The euro area reform deal is a disappointing compromise. It does not advance Europe; rather, this deal reveals that apparently, another serious crisis must occur before governments will abandon their national egotisms. The lowest common denominator in the negotiations was so low that little is likely to change. The compromise regarding the banking union is so vague I doubt it will be realistic to implement it soon. Agreements on the capital market union and to advance integration in the internal … [continue reading]Read more
Fourteen economists from France and Germany are presenting a reform package aimed at making the euro area more robust and more resilient to crises as well as allow for sound public finances and stronger economic growth.
Find the joint press release of the German Institute for Economic Research (DIW Berlin) and ifo Institute – Leibniz Institute for Economic Research at the University of Munich including the paper Reconciling risk sharing with market discipline: A constructive approach to euro area reform… [continue reading]Read more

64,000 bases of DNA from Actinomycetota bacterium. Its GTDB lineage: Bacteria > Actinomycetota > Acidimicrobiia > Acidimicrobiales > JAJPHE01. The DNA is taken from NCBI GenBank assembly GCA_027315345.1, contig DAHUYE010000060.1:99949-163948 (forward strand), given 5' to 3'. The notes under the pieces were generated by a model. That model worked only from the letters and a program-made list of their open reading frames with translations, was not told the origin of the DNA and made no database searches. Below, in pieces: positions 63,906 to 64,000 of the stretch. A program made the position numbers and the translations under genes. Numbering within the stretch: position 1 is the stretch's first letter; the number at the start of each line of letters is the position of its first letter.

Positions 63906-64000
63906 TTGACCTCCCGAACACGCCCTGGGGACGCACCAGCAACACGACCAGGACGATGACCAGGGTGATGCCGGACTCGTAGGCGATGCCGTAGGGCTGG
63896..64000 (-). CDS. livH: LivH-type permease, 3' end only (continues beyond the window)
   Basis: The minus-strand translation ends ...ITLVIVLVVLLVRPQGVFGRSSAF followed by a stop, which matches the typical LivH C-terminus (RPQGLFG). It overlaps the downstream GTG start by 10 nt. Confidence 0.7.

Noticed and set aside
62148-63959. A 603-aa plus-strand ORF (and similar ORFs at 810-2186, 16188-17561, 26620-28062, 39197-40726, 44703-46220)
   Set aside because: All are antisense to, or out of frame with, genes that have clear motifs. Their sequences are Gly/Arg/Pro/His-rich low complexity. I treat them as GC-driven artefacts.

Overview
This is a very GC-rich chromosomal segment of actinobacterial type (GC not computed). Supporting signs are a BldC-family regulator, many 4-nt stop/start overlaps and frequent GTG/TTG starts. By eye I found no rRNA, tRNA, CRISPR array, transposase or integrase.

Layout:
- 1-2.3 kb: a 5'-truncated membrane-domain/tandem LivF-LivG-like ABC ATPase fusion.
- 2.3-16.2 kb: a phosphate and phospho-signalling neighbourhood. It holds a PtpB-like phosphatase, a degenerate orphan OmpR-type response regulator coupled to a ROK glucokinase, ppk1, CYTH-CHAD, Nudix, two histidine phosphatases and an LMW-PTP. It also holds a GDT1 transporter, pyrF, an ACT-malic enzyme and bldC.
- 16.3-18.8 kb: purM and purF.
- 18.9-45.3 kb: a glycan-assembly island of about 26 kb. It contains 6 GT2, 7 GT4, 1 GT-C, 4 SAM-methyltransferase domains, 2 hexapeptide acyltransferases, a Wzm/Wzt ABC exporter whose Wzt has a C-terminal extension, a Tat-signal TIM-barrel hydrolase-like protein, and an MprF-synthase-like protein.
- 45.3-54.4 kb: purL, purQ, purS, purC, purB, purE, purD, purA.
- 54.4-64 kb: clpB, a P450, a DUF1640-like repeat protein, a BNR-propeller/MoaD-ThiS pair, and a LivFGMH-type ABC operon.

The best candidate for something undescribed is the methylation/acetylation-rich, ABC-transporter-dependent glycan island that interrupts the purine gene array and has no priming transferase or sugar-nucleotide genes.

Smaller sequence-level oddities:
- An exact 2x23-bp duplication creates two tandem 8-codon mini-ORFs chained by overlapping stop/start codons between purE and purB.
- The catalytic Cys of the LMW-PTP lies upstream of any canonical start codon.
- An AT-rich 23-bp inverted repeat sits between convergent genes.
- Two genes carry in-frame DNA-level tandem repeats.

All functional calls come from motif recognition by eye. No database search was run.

Why we need more European integration to prevent further crises. Eleven German economists, lawyers and political scientists – the Glienicker Group – make suggestions.
Crisis, what crisis? If public sentiment in Germany is anything to go by, there is little reason to worry about Europe. The period when it was feared that the euro might collapse seems a long time ago. Financial markets have calmed down. The design flaws of the monetary union seem to have been papered over, and … [continue reading]Read more